No, I’m not really alone. I never have been, and I never will be.

But grief is hard. My husband died exactly one year ago. I don’t think I’ve ever been through anything so exhausting – not OB-Gyn residency where I’d spend long nights in the hospital with little or no sleep, not the weeks caring for my husband as he became increasingly unable to completely care for himself. They say losing a loved spouse is like losing an arm or a leg. I think it’s more like losing most of who you are.

Grief hurts. In some very real ways I’ve come to terms with the pain, and most of the time I focus more on the future than on the past. But there’s a treasure in grief that you can’t purchase any other way. Words don’t do it justice, and you’d never choose the pain you have to endure in order to get it. But for those of you who are walking a similar journey, perhaps these ideas will help you find your own treasure.

This is in response to some of you who have asked me to share more about my journey as a widow. I’ll try here to share some thoughts about what helped, and God’s place in the journey of grief.

You Need People

As Al became increasingly ill his world became smaller and smaller, and mine did too. That’s a common occurrence for caregivers, I’m told. I had struggled to stay engaged with others even professionally. And after Al’s death I realized that outside of family I had no truly close friends. Enjoying grandchildren and grieving with others who miss him too has been incredibly valuable, but I’ve had no one I was “doing life with” previously to be there for me and help me see the future.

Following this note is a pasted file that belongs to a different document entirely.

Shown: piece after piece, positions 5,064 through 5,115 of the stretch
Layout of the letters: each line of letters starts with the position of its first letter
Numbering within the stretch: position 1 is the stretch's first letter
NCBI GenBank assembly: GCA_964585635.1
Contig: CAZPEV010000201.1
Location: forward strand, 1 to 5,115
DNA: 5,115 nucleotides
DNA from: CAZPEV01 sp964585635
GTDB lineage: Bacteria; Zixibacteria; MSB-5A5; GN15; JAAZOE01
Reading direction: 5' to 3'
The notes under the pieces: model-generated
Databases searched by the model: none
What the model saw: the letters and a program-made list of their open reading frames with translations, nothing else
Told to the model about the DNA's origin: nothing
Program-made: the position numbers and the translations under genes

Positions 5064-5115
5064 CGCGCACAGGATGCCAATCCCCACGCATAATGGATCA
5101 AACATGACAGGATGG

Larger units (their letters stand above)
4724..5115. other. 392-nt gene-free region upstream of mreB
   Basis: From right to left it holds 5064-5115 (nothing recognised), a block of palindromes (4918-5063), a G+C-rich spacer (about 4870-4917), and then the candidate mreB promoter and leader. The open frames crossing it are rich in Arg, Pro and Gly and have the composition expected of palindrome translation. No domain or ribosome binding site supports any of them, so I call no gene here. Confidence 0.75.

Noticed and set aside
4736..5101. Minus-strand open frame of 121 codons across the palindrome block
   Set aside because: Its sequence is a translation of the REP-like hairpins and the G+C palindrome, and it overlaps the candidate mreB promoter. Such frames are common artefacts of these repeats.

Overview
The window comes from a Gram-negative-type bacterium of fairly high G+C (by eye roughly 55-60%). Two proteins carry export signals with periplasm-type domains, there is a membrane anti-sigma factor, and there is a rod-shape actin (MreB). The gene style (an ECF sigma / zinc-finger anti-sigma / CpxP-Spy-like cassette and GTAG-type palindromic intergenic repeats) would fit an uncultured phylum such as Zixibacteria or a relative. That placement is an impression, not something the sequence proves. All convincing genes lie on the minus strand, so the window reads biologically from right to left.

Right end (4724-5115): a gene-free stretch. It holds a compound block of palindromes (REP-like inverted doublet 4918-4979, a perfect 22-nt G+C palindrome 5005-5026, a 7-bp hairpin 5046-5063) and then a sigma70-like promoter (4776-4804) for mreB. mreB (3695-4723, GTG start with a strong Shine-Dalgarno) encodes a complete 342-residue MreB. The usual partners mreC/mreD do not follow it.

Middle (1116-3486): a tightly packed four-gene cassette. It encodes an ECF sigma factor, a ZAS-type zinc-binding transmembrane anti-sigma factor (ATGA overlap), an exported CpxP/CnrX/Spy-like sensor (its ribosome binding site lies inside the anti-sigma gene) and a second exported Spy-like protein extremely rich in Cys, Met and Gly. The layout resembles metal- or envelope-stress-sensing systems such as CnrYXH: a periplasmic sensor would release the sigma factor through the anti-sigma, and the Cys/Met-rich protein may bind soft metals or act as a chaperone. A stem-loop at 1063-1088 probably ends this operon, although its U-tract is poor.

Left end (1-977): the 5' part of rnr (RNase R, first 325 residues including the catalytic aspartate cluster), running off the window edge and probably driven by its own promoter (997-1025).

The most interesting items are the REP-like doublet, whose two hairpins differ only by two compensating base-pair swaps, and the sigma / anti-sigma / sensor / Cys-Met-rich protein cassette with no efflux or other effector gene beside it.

Some of that was because Al’s health was already declining when we moved to this area, and some was a result of my own personality and lifestyle. But it has meant I’ve had to exert a great deal of energy in finding ways to connect with people, invest in friendship, and build a life I now choose. That’s hard work.

Some people have said things that were helpful, and some people occasionally still say things that make me want to scream and run away. Perhaps most helpful of all has been a newer friend who has simply continued to ask, “How are you?” Pause. No fixing. Sometimes I talk, sometimes silence. And then, “Just know I’m here.”

My advice: realize that both family and friends are important. There will only be a few people around your deathbed; how well are you investing in them? Family connections are worth putting up with, risking yourself for, and spending time with.